All of that, however, amounts to little more than saying that Eastern Orthodox tradition and the theology of Radical Orthodoxy reflect many of the same broad currents of Catholic tradition. The more crucial rationale, though, for the sort of serious engagement between the two parties this volume represents is that they are already involved in a sort of tacit alliance against a single enemy. Each is, in its distinctive way, a kind of evasion of or rebellion against modernity. Granted, in the case of the Orthodox Church, the ‘evasion’ has been more a matter of omission and of historical circumstance than of a conscious resistance to the pathologies of modern thought and culture, and so the ‘rebellion’ sometimes degenerates into a depressingly imprecise hostility towards ‘the West’ as a whole. And granted, also, in the case of Radical Orthodoxy, both the evasion and the rebellion at times seem almost utopian in their abstraction from the concrete particularities of communities and nations and ecclesial traditions. But, in both cases, one encounters an ethos naturally antagonistic to post-Christian understandings of the self, of freedom, and of society, and to the dehumanizing and ultimately nihilistic consequences towards which they lead. And, in both cases also, one encounters an awareness that the most destructive forces within modernity were in some sense incubated within theology (though again, in the case of some Eastern Christians, this awareness is sometimes diffused into a more general, and somewhat vacuous, distrust of ‘Latin’ theology as a whole.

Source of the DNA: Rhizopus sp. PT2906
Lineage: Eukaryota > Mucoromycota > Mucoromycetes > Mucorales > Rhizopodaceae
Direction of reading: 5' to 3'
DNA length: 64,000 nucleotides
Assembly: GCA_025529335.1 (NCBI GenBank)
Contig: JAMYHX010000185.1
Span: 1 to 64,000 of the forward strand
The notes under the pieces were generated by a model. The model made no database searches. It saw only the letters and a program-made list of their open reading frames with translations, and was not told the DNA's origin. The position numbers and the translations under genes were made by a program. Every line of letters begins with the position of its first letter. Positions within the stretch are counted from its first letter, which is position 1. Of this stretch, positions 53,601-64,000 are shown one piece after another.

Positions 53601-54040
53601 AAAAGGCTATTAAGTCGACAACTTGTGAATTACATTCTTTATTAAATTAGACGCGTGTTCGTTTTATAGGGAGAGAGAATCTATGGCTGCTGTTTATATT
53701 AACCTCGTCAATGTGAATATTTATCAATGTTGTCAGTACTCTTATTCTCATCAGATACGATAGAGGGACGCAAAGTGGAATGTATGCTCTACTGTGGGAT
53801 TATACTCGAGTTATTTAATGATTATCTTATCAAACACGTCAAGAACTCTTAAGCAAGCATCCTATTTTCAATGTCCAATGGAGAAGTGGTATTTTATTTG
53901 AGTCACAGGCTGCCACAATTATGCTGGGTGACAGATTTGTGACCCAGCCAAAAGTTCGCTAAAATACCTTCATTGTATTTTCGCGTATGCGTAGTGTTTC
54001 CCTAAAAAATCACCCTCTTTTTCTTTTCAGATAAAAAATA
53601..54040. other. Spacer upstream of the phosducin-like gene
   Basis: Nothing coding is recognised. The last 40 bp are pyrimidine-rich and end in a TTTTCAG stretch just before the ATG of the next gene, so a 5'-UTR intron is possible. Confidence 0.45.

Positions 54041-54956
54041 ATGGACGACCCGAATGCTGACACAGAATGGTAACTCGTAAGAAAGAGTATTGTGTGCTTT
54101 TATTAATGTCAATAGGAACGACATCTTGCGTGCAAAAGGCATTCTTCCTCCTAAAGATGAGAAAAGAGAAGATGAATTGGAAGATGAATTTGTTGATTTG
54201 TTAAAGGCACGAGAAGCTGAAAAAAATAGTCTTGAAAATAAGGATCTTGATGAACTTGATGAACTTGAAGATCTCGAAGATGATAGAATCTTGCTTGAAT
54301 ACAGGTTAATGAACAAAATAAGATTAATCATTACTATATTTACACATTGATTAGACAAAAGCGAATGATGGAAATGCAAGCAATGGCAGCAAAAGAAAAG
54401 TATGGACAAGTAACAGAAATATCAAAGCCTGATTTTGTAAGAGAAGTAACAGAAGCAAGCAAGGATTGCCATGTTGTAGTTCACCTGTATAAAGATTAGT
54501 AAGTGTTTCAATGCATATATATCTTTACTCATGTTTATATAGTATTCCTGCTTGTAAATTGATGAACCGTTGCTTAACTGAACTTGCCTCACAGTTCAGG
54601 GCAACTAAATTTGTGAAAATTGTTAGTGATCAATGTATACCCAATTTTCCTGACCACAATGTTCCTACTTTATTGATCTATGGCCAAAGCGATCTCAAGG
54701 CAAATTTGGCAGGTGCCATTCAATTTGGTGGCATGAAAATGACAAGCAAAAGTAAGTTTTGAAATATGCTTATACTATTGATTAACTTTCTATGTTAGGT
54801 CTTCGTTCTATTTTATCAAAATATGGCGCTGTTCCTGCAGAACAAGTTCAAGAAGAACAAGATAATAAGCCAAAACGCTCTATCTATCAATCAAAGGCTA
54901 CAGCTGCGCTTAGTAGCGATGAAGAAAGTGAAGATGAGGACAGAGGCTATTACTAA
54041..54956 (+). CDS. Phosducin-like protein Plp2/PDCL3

It is a commonplace (though, happily, a sound one) to observe that much of the modern vision of reality — the ‘mechanical philosophy’, the reduction of the concept of freedom to that of pure spontaneity of will, the politics of the absolutist state, and so on — was to some extent obscurely born in the late mediaeval collapse of the Christian metaphysical tradition as it had developed over more than a millennium and especially in the rise of nominalism and voluntarism. The original impulse guiding these developments, of course, was a desire upon the part of certain theologians to affirm as radically as possible the sovereign transcendence of God; but the image of God thus produced — as hardly needs to be said — was ultimately of a super-rational and even super-moral God, whose divinity consisted entirely in the omnipotence and arbitrariness of his will, and who was not truly transcendent of his creation, but merely the supreme power within it. In detaching God’s freedom from God’s nature as Goodness, Truth, and Charity — as this theology necessarily, if not always intentionally did — Christian thought laid the foundations for many of those later revolutions in philosophy and morality that would help to produce the post-Christian order. It was inevitable after all, that the object of the voluntarist model of freedom would migrate from the divine to the human will, and that a world evacuated of its ontological continuity with God’s goodness would ultimately find no place for God within itself. And, in early modernity, when the new God of infinite and absolute will had to a very great degree displaced the true God from men’s minds, the new technology of print assured that all Christians would make the acquaintance of this impostor, and through him come to understand true liberty as a personal sovereignty transcending even the dictates and constraints of nature.